December 18, 2007

The Working Group to foster change

Via Karen Lilley, I just found about a new virtual group called The Working Group. It's to share experiences and challenges in driving change in large organizations in fostering new technologies. It's hosted via the open social network Ning. Oracle Corporations's Paul Pedrazzi founded the group and the first guest will be Oracle Chief Privacy Council Peter Lefkowitz.

I will probably attend the first meeting. It looks aimed at enterprise level so I hope big extension has someone there. (Eli Sagor sent the link around and he is hoping to be there.)

The Working Group: A New Organization for Change Agents in Big Orgs - ReadWriteWeb

December 11, 2007

Google brings us the streets

Google has just added a new button to it's map system. It's called Street View and it's comprised of photographs taken from the street. These photos were taken on just about every street in the Twin Cities (including some suburbs).

Here's a photo of my house.

View Larger Map

My house is directly behind the center tree and has red doors. You can click the arrows to make your way north or south down the street.

Local blogger Aaron Landry has a good post about the new street view with some great links to explore.

Cody Hanson (who works at the U) caught the Google photo car cruising around in September.

Let me know what you think in the comments.

November 29, 2007

Second Live Event via 'web' cable

A panel looking at what higher ed is doing in Second Life. I've listened to portions and it's pretty good.

Playing Metanomics :: Higher Education in Second Life | SLCN

November 28, 2007

Distance Learning Story at NPR

NPR : Online Courses Catch On in U.S. Colleges

First of two parts. They look at both synchronous and asynchronous styles of teaching.

October 19, 2007

UThink Blogs as a CMS

Greetings. This is the inaugural entry of the new Family Development tech blog. I hope to provide you with useful information that will help in managing your information flow and in using technology as a collaboration tool. You certainly don't have to be with Family Development or even Extension to read this so feel free to publish the link far and wide! Please leave comments below or drop me a line at fleck004 AT (You need an @ in that but publishing my email address in this form keeps spam away.)

Your host,
Peter Fleck

I just left the CSS-DEV meeting where we spent the time discussing repurposing RSS feeds from UThink blogs. The repurpose would result in content for your Web site.

I'll explain. Blogs produce a computer file called a feed. (Most of these feeds are also RSS but we don't have to worry about that.) Many of us use a web tool/application called a reader to subscribe to these feeds. With a subscription, I can read all my feeds in one place and it lets me know when there is new material. (To Help you learn more about feeds and subscribing, I have a link to "RSS in Plain English" at the bottom of this blog post. Your home work is to start a feed reader account and subscrib to this blog.)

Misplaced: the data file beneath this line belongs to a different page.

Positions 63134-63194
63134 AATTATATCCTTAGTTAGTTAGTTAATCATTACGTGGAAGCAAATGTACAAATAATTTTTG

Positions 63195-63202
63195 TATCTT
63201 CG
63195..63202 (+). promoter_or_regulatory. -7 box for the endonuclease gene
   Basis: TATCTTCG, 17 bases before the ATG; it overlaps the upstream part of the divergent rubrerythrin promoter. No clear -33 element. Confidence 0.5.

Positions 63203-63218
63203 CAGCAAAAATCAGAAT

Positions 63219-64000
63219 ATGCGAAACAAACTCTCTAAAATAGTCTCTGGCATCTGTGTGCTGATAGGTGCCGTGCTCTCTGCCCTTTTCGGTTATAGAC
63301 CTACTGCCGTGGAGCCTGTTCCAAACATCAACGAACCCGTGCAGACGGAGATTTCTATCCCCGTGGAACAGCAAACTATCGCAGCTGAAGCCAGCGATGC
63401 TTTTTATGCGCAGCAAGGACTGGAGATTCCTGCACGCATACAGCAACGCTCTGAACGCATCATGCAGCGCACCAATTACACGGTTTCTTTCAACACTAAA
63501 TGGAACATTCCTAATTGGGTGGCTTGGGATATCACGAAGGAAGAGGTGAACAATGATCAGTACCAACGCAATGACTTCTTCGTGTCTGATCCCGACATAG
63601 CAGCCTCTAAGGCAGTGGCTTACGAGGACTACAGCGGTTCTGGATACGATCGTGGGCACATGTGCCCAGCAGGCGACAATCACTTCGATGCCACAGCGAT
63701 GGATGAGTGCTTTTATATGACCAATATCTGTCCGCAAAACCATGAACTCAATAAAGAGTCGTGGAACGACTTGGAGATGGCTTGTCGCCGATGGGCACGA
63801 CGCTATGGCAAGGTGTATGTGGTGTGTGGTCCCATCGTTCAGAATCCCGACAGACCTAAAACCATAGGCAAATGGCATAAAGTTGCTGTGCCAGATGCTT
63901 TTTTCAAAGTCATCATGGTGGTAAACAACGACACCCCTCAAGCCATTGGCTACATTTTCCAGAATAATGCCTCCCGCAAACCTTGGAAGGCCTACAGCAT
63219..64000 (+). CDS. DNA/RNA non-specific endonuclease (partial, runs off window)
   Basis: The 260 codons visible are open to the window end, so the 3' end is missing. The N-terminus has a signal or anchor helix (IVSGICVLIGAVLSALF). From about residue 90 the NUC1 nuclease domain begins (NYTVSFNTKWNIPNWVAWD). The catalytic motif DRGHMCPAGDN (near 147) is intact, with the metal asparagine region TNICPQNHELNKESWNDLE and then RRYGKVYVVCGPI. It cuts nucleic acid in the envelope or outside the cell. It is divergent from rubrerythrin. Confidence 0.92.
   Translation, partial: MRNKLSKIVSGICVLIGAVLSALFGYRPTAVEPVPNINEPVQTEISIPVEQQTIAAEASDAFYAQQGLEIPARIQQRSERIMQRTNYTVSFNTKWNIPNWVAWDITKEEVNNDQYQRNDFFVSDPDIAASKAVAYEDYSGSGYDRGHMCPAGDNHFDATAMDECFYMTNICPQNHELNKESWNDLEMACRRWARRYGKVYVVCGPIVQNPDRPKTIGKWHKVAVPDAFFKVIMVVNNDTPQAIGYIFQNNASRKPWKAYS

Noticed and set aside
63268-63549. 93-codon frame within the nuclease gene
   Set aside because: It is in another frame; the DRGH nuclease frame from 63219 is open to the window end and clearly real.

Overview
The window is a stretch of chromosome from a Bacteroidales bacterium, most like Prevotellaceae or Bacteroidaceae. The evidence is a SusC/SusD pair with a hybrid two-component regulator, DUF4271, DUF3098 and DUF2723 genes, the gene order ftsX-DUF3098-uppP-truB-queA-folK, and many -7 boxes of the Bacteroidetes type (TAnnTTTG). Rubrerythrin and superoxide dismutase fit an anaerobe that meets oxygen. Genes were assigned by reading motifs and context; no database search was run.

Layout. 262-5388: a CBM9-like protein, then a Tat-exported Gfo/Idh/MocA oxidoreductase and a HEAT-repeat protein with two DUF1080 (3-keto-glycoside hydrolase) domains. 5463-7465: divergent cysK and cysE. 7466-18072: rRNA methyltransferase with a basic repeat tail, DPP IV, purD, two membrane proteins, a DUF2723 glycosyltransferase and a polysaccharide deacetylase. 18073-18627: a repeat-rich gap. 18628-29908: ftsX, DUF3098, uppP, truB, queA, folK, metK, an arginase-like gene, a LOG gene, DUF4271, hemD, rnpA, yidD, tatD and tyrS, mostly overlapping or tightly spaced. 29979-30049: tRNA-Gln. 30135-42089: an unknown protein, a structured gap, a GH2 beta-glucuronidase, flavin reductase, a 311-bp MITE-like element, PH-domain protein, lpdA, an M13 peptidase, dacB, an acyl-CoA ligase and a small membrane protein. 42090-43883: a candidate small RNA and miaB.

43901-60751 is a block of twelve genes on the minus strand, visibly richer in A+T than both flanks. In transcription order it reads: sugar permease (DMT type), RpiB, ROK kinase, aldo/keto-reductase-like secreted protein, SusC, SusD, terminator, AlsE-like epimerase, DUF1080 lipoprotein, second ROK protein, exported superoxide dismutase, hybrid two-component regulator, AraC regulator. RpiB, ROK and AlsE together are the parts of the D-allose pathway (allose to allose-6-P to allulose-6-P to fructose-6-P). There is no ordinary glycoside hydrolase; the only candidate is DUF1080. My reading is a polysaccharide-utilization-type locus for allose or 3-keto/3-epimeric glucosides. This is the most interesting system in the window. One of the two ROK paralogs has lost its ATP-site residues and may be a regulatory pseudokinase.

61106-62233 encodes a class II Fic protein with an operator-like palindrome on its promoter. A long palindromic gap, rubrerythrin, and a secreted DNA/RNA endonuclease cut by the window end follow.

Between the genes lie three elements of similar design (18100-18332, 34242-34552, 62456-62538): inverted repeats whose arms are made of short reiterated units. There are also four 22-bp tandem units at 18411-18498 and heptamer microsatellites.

UThink is our University blogging system. We can all have multiple blogs at UThink (I don't think there is a limit) and I can set up blogs under departmental email addresses so that they are not linked to any one person.

So how can we utilize UThink to manage our content for web sites? Let's look at the web site for the Immigration History Research Center (IHRC), where CLA is doing just that and using the UThink system as a content management tool to make it easy for staff to update their web sites.

(Remember to use your back button to return here after you look.)

The top box is "In the News" and the story (at this moment at least) is "Putting the 'Cost' of Illegal Immigration in Perspective". That story originated at a UThink blog. Here's the blog site with that story right at the top. (Depending on when you read this, there may be a newer story at the top but you get the gist.)

The blog creates one of those RSS feed files and the IHRC web site subscribes to that feed via some not-to-difficult-to-program magic. Part of the magic is that it uses only the most recent story in the feed (the "top" story). When someone goes to the IHRC news blog and inputs a new news story, the current story will be replaced and the new story will appear.

The blog has a user-friendly interface for adding or editing stories or articles (or what we bloggers call blog posts). Here's what it looks like.

There are other benefits. I can subscribe to the blog feed itself in my feed reader and monitor news at the site independently of the web site itself. I can send the feed along to the main Extension site and they can publish it (and I can send it to eXtension for publication at their site). All this from a single post by a web editor on our end (REE/EE, support staff, grad student, etc.).

The programming tech behind this is not nuclear science but it takes some server configuration and access to the server. That will take some discussions on my end with Extension IT.

There are even more wonders in the world of RSS feeds. I saw a self-contained web site today that looked nothing like a blog but was a blog and so was very easy to edit and allowed easy access (via your x.500 internet id) from anywhere (no vpn or extra configuration). This could be a solution for regional projects that involve community members who are not U of M staff. We can add them as members of a blog and establish a quick-and-easy web presence.

I'd like your thoughts on this. Comments are open for this blog. (I moderate them before they appear so you will have to be patient.)

To learn more about RSS feeds and how to use a feed reader, check out this video, RSS in Plain English.